Tuesday, April 19, 2011

LaQuinta Ad Uses Cliche and Stereotype and Is Not Humorous

LaQuinta recently has been hawking the comfort of its hotels to business travelers with a salesman who leaves his room so refreshed that he is able to . . .

At this point, a large block of ice slams the table in front of two men dressed in a Hollywood fantasy of Eskimo garb.

The announcer suggests we all “Get a clue.”

“No one needs a clue” one of the ersatz Inuits says sourly.

Thus a tired cliché that isn’t particularly humorous is piled on top of a stereotype of Northern native peoples. The suggestion that listeners "Get a clue" simultaneously insults viewers' intelligence whilst suggesting that we are – wink, wink – smarter than the announcer so that we don’t need the clue.

Yes well of course, we out here in TV land are well versed in tired cliches, after all.

Particularly irritating is that the supposed Eskimo does not resemble any native American, which genetically are relatively hairless.

The man appears Mediterranean, South American, or Mexican -- but certainly not Inuit.

I can only hope that LaQuinta gets a clue and retired this ad soon.

Wednesday, April 13, 2011

Mayhem Actor Dean Winters: Why I Love Allstate’s Bad Boy

Actor Dean Winters injects just the right amount of devilish charm into Allstate ads in which he portrays Mayhem.

Even at an age when I'm old enough to know better, the sexy grin and knowing wink of a Bad Boy still has seductive appeal.

The series started with Winters portraying a curvy female jogger with headband described as awesome. An ogling driver ends up with his car wound around a post.

He manages to simultaneously portray and skewer a texting teenage girl who leaves a bashed fender in a parking lot. The sexism of these two ads has been protested.

As a longtime feminist, my take is not that Allstate is making a general statement about all females wearing pink or being shallow, anymore than it is saying that all garage roofs will cave in from snow. It is, after all, portraying mayhem, which is by definition, random and unpredictable – not stereotypical.

Part of Winter’s appeal as Mayhem is the glee with which he portrays the result from each accident. Even as he survives battering in each accident, Mayhem laughs with unfettered joy.

And isn’t that part of the appeal of the Bad Boy, laughing in the face of all authority figures?

Allstate’s Mayhem shows up undaunted from each mishap, sporting an increasing amount bruises, dirt on his face, torn clothing, and other signs of, well, random mayhem.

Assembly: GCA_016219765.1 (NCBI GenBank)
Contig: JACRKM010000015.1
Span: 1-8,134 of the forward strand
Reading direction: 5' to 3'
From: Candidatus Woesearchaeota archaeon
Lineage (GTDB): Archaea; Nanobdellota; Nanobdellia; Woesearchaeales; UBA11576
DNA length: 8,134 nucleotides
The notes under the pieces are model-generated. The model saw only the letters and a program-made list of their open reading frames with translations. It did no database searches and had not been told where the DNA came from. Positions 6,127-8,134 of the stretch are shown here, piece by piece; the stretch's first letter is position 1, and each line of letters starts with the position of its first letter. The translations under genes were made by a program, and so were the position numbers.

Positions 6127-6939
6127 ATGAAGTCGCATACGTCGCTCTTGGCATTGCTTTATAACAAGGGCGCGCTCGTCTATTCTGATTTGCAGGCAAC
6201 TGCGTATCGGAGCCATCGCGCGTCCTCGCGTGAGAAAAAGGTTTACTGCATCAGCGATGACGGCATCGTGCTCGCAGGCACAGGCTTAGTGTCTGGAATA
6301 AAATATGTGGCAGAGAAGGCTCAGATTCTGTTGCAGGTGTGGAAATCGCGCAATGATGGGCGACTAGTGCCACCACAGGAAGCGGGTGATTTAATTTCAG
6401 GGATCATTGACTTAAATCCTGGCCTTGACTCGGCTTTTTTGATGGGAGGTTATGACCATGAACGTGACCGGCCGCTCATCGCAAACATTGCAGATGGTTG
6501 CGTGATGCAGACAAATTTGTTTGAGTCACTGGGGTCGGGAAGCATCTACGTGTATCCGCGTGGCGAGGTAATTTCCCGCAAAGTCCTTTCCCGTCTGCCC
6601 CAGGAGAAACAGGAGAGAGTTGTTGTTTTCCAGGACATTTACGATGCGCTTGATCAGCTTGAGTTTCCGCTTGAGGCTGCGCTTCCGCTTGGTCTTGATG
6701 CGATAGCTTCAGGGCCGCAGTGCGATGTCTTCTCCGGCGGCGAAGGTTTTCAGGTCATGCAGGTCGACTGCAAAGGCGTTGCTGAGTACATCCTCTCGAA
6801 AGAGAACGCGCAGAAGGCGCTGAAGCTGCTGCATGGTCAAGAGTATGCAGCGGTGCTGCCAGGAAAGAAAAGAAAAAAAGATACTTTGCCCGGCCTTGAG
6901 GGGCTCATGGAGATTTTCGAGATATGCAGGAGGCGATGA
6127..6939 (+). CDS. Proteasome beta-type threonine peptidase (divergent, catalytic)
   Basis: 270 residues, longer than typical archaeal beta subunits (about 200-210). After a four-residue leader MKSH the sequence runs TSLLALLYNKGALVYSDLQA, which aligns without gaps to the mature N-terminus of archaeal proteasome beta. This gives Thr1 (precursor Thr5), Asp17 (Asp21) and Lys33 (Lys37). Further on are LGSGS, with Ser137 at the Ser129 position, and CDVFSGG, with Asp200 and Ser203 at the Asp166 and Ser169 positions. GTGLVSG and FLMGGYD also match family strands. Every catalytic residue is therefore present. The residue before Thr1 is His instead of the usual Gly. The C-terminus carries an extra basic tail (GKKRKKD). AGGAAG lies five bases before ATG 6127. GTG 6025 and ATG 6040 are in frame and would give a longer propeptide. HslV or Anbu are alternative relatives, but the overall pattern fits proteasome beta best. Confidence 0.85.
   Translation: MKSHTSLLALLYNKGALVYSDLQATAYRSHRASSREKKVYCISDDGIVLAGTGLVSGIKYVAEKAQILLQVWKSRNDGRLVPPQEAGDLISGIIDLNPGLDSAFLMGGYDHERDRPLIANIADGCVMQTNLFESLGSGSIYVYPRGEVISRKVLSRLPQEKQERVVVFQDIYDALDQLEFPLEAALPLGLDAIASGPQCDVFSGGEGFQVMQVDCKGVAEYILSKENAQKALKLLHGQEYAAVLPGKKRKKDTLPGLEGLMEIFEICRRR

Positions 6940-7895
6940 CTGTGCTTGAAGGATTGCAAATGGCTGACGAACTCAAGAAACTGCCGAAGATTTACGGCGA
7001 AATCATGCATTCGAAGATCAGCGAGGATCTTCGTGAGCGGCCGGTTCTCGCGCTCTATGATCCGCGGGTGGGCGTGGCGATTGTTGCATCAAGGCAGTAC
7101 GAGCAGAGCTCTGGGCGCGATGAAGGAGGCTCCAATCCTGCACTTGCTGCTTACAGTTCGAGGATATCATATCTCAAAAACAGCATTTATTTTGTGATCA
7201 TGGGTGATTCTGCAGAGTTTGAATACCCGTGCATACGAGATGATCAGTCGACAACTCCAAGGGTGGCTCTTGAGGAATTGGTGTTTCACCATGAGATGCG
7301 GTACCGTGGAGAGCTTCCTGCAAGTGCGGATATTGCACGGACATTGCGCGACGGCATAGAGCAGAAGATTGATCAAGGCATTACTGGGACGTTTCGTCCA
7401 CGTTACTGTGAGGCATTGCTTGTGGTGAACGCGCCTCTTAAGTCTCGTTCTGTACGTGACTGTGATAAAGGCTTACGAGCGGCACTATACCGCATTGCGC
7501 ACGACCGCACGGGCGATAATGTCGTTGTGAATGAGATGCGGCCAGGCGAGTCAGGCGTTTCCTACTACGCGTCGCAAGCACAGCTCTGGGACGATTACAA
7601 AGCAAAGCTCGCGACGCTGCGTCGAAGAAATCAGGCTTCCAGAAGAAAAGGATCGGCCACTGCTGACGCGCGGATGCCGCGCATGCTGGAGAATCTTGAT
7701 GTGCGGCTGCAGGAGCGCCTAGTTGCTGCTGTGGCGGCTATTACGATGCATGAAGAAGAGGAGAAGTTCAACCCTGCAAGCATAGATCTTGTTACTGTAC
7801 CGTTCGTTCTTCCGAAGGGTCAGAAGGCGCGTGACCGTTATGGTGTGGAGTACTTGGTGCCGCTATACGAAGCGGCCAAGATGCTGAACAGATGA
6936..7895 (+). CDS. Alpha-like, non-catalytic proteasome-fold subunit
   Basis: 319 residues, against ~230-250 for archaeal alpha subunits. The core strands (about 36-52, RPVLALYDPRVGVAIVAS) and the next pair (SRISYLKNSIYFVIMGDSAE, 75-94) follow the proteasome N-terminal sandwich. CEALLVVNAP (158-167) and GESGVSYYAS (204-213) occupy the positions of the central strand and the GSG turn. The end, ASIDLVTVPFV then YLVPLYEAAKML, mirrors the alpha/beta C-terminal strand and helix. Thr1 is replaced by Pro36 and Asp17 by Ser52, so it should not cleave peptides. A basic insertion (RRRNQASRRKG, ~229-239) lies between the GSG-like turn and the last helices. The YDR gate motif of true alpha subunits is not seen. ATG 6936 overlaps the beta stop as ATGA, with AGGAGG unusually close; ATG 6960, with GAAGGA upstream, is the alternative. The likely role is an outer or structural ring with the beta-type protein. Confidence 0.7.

Winters intones moodily about how you and the snow on your garage roof are growing heavier – until eventually the roof caves in to Mayhem’s delight.

Mayhem chortling as he scrunches under the dashboard, a bandaid clearly visible, pretending to be the voice of an out-of-control GPS system. “Recalculating,” he cries out at the last possible moment, too late for the driver to avoid an accident.

I’m not the only viewer enjoying Winter’s performance. The Internet is filled with chatter of women who invite Mayhem to run into them.

Ah, the Bad Boy – the once and future prince of our hearts.

Sunday, April 10, 2011

Why I Love Florida: Scenes from St. Petersburg Skyway Show Gulf Beauty

Vistas of the Gulf of Mexico seduce the traveler to pause at a rest area.

It's hard to believe that a busy six-lane Interstate highway is just a few hundred yards away.

Gnarled trees spread their branches across the path in a natural arch.

A weathered log creates an elegant pattern of lines and curves.

Local residents park pickup cars in the shade. Boat trailers wait for day trippers to return with coolers of fish. Kayakers paddle in after a full day on the water.

The wind was stronger than reported, the kayakers tell me, which made rowing more challenging.

The wide purity of the blue water gleaming in the sunlight.

Trees at water's edge create abstract designs with their branches. It is illegal to cut mangroves in many places, because they create valuable ecosystems for sea creatures.

Scrub pine wave their feathery branches against the blue background. Color and texture, broad vistas and intimate byways, create the endless appeal of natural South Florida.

Try as we might to pave over Paradise, small bits and and pieces survive to inspire and delight.